One of the interesting responses and strategies for responding to covid19 has been to define the right-size for co-existing in the same space in cities.

But while the rules may be useful (if not true) they are only partial. They are focusing on only one of four possible city “spaces”.

Firstly, the most used spatial measurements, in Integral City terms, are quantitative measures from the right-hand quadrants.

For the mis-named “social distancing” is merely bio-physical distancing – we can see that in the Integral City Map 1 – it just belongs to the Upper Right Quadrant of Place Making.

But for health and wellbeing to be established under covid19 conditions we must consider at least 3 other measures.

As we are returning to collective social gathering spaces, we are starting to apply measures of the “right number” of people to be together (as a bubble) in defined spaces – e.g. 2 family households outdoors, maintaining physical distancing from one another and other “bubbles”.

However, there are real qualitative measures that come from the Place Caring left-hand quadrants that may impact people more than any outcomes from the use of the quantitative right-hand measures.

In the upper left quadrant of psychology, consciousness we are seeing measures of mental health/disease and the complexity of values and beliefs.

In the lower left quadrant of culture and relationships we are hearing a babble of different communications aimed at people who not only have different languages, but cultures based on different worldviews, relationships and expectations (elegantly analysed by Beena Sharma of VEDA).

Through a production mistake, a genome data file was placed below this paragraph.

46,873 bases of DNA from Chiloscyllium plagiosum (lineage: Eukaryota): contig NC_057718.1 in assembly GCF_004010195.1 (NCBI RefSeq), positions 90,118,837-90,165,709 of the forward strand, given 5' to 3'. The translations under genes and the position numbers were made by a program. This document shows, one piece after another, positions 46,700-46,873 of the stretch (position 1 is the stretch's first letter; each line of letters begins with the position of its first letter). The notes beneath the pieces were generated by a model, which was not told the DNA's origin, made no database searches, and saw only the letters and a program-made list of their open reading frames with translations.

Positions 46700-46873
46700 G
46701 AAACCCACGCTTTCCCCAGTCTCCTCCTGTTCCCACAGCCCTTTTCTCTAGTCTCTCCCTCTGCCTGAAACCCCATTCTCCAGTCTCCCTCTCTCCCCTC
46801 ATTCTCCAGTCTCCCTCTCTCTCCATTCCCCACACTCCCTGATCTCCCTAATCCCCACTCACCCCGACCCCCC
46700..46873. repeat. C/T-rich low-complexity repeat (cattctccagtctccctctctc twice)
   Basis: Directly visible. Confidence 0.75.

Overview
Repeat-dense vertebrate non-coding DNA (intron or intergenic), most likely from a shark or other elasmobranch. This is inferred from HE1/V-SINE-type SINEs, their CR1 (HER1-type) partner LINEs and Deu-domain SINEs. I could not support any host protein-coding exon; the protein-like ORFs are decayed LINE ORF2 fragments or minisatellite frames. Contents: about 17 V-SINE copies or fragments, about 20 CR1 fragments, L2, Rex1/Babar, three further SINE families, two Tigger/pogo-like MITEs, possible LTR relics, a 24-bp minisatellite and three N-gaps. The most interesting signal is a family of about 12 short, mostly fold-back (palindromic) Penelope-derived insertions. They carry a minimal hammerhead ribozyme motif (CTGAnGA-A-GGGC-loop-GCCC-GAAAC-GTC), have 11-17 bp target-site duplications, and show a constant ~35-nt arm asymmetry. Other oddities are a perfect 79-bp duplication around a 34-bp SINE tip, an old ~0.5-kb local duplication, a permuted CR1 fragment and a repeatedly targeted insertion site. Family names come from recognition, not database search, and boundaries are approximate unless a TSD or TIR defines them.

The lack of success with many countries’ covid19 strategies arises because they do not have multi-level, multi-perspectival message systems that address individual consciousness and collective cultures – nor do they embrace the city as a whole living system that are part of a planet of cities.

With this quick analysis, we can see that effective cov19 distancing must embrace bio-psycho-cultural-systems perspectives. And be aimed at multiple levels of complexity/communication. And we remember that this type of whole system communication was designed in an earlier era for HIV/AIDS (by Barrett Brown). We must make time and space to retrieve this from our archives and learn to right-size and translate messages for a plurality of mindsets.

References:

Brown, B.C. (2007). How to Tailor Public Communications about HIV/AIDS to Different Worldviews. Integral Sustainability Center, Integral Institute Boulder, Colorado, USA , June 17, 2007.

Sharma, B. (2020). VEDA. Vertical Development Academy. http://www.verticaldevelopment.com/